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Can J Urol. 2010 Feb;17(1):4989-94.

Increased nerve growth factor in neurogenic overactive bladder and interstitial cystitis patients.

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  • 1Department of Urology, University of Pittsburgh School of Medicine, Pittsburgh, Pennsylvania, USA.

Abstract

OBJECTIVES:

Studies have suggested that pathology of the lower urinary tract can be detected by following changes in urinary proteins. We evaluated urine nerve growth factor (NGF) levels from patients with a variety of urologic conditions to examine NGF's role as a future biomarker.

MATERIALS AND METHODS:

Urine samples were obtained from 72 patients with normal non-diseased urinary tracts (n = 13), neurogenic overactive bladder (NOAB) (n = 13), idiopathic overactive bladder (OAB) (n = 17), interstitial cystitis/painful bladder syndrome (IC/PBS) (n = 8), prostate cancer (n = 7), history of prostate cancer status post robot-assisted laparoscopic prostatectomy (RALP) (n = 6), active bladder cancer (n = 4), and nephrolithiasis (n = 4). Urinary NGF levels were measured by enzyme linked immunosorbent assay (ELISA) using the Emax ImmunoAssay System (Promega, Madison, WI, USA); each NGF level was normalized to the patient's urine creatinine (Cr) level. The Bonferroni correction was used to adjust for multiple comparisons.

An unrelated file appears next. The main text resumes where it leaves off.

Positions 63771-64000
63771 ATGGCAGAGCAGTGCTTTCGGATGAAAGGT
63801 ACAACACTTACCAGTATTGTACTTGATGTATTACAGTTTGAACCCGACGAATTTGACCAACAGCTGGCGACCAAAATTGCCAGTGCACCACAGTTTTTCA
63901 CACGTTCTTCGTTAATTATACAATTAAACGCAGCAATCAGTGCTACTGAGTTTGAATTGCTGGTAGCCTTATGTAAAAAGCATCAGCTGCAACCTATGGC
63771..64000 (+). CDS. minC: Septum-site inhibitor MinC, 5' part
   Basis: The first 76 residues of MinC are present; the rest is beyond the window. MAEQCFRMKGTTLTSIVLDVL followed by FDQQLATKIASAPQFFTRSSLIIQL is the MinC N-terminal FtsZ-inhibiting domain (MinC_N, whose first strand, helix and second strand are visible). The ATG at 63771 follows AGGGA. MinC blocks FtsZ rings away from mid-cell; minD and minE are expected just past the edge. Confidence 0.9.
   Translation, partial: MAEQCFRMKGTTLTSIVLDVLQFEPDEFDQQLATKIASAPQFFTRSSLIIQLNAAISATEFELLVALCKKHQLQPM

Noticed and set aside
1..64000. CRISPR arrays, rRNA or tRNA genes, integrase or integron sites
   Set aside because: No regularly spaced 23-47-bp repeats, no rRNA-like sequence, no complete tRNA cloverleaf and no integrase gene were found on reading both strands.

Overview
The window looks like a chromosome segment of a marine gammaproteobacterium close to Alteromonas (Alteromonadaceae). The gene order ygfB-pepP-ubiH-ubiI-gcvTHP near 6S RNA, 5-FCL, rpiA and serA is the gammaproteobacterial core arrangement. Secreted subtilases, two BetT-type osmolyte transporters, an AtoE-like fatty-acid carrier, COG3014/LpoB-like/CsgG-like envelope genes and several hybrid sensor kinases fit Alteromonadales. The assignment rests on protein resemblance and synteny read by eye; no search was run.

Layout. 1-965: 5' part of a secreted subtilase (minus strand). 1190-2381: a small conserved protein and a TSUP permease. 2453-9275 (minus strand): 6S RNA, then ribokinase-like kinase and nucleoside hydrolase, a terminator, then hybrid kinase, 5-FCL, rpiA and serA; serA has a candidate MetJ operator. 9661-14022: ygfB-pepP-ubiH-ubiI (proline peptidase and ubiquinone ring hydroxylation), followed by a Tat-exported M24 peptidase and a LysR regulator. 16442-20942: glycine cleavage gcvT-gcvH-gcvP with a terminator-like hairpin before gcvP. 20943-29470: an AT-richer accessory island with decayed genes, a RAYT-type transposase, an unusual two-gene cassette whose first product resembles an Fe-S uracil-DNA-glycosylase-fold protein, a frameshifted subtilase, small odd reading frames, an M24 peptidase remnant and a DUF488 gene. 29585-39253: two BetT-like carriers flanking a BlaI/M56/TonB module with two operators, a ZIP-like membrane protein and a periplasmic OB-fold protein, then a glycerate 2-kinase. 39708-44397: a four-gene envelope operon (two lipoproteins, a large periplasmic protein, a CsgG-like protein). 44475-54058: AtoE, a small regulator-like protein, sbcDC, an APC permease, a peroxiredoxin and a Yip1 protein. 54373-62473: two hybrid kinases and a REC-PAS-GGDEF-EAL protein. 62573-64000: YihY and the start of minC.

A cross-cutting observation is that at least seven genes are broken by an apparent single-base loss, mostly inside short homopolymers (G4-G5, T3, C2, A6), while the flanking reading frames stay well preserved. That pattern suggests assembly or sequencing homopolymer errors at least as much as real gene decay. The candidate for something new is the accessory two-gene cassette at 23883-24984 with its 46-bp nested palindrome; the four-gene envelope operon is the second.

RESULTS:

Urinary NGF/Cr levels were significantly elevated in patients with NOAB (23.02 pg/mg (0-293), p = 0.004) and IC/PBS (31.24 pg/mg (0-291), p = 0.006); and approached significance in patients with nephrolithiasis (19.46 pg/mg (0-85), p = 0.06) compared to controls (0.00 pg/mg (0-12).

CONCLUSIONS:

Urinary NGF levels were significantly elevated in patients with NOAB and IC/PBS. Future studies are needed to further examine the significance of urinary NGF levels in the pathogenesis of a variety of urologic diseases and whether NGF could be used as a diagnostic or prognostic marker for specific urologic diseases.

PMID:
20156378
[PubMed - indexed for MEDLINE]
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